Leaving aside the fact that there will always be some who disapprove of Thom Gunn on principle, it would be easy to read his life and career as a cautionary tale: the young poet of prodigious assurance and power, a modern Metaphysical, who squandered his gifts on the hippydom of 1960s California, slackened his line, coarsened his feelings, and banalized his diction. Those who think this might concede that his elegies to AIDS victims in the early 1990s marked a partial return to form, followed by the unevenness of his last volume, Boss Cupid (2000).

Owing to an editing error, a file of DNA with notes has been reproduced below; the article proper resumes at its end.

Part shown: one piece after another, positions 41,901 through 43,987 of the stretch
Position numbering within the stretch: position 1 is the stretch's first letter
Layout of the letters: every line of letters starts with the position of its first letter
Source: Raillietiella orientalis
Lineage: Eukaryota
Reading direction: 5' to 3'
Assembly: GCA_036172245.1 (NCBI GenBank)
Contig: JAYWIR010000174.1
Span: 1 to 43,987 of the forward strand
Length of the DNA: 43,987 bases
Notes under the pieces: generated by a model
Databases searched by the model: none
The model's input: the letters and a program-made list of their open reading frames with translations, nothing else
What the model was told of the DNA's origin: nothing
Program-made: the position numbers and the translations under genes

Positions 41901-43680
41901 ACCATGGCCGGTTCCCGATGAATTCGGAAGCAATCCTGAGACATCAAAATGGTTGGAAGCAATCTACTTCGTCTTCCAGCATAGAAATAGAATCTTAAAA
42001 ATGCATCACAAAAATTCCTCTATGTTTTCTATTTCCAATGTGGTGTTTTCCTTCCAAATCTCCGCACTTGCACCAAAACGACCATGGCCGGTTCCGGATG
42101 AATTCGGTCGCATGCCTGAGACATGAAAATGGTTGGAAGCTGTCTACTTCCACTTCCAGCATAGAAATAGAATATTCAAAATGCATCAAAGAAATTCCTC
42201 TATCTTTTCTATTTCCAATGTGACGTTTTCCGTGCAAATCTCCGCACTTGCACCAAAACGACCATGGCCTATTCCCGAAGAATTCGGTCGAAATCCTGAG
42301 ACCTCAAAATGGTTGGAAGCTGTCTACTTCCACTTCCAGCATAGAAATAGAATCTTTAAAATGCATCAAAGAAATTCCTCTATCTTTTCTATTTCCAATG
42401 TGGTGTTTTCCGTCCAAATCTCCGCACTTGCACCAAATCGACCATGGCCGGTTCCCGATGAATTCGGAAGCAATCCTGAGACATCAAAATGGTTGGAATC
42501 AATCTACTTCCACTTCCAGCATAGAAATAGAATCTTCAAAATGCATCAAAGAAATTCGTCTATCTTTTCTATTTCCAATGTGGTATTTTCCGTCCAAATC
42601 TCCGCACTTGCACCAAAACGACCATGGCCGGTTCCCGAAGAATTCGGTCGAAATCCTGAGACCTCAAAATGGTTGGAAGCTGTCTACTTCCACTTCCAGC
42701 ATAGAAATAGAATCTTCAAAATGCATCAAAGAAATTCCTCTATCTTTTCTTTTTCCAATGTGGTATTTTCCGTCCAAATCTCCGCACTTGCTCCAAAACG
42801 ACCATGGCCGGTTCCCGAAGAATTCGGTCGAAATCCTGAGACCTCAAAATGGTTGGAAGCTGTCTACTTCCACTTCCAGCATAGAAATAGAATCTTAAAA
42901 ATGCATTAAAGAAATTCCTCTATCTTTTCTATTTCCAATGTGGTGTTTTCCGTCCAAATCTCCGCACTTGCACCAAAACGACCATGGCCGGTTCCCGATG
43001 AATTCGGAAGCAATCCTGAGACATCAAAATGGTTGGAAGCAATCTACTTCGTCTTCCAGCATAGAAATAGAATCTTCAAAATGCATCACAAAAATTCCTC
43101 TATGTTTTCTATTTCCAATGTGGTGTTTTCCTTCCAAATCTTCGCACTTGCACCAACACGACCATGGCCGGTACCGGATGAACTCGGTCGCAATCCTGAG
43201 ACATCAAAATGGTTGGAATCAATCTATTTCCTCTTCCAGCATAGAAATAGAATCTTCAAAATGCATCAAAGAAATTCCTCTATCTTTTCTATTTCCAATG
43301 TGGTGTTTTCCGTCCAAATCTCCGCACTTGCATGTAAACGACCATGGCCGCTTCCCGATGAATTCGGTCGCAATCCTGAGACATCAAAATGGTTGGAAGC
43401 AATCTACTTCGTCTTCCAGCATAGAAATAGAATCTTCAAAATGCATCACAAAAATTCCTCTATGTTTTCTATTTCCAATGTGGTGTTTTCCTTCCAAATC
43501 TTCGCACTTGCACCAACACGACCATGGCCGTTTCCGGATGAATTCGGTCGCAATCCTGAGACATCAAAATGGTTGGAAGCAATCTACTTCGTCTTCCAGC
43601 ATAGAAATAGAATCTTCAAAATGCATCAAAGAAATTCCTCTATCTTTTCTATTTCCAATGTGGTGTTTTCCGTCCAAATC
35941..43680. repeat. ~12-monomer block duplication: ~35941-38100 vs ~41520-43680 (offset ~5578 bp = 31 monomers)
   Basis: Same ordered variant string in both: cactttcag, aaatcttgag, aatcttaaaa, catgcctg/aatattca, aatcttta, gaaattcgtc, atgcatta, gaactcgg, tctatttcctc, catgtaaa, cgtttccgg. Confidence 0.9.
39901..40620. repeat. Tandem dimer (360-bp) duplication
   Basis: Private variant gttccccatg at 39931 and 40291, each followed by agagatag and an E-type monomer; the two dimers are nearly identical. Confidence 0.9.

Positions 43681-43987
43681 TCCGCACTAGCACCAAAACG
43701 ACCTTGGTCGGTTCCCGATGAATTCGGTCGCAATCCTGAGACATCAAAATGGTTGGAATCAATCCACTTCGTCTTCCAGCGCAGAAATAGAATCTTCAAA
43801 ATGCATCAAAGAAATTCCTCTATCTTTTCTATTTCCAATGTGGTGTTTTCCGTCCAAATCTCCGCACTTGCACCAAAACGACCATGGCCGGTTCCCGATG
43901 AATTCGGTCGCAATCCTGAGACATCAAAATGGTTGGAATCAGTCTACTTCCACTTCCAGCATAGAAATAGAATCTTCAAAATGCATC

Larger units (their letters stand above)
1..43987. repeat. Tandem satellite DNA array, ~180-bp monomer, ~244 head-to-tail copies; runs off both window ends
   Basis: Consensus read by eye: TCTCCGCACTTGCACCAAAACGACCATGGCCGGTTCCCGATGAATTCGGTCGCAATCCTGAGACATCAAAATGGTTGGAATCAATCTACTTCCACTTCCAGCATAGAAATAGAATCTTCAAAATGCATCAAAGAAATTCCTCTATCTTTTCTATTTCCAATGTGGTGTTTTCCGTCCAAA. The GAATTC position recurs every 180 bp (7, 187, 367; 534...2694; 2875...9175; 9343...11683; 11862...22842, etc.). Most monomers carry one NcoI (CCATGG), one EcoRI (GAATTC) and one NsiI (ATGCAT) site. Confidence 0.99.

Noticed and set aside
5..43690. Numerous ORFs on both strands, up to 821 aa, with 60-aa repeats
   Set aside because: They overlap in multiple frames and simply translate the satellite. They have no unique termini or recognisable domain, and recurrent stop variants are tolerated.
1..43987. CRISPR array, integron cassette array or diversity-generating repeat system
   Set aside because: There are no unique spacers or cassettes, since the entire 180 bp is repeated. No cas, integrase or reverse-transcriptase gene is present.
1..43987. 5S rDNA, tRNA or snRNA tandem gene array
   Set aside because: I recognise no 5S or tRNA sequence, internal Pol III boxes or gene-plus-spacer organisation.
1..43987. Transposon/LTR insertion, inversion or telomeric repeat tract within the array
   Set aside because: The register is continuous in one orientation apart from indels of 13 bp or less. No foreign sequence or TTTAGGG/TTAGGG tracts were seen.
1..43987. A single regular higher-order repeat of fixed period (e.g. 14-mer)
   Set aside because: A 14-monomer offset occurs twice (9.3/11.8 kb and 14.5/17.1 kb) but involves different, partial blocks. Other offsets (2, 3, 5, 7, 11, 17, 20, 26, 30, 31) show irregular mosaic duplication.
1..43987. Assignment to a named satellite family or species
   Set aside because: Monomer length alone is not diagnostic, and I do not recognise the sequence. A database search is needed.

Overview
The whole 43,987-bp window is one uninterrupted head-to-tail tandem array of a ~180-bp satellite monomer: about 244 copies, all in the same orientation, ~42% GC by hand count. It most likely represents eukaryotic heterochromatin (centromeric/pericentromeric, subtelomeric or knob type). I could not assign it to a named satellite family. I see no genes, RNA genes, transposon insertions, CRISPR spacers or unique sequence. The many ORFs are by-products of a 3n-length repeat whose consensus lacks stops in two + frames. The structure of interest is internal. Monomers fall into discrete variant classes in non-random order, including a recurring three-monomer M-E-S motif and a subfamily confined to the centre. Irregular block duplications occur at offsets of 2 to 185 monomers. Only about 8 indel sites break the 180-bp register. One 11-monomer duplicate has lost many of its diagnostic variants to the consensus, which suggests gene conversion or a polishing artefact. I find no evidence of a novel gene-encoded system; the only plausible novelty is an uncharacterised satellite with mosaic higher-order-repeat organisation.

Not surprisingly, Gunn did not see things that way. For him, the much-admired early poem “On the Move” exhibited an excessive formality and abstraction, as well as a kind of posing, from which he later sought to break free. The poems—many, ironically, in strict meter—that he wrote under the influence of drugs gave him the courage to use...

 
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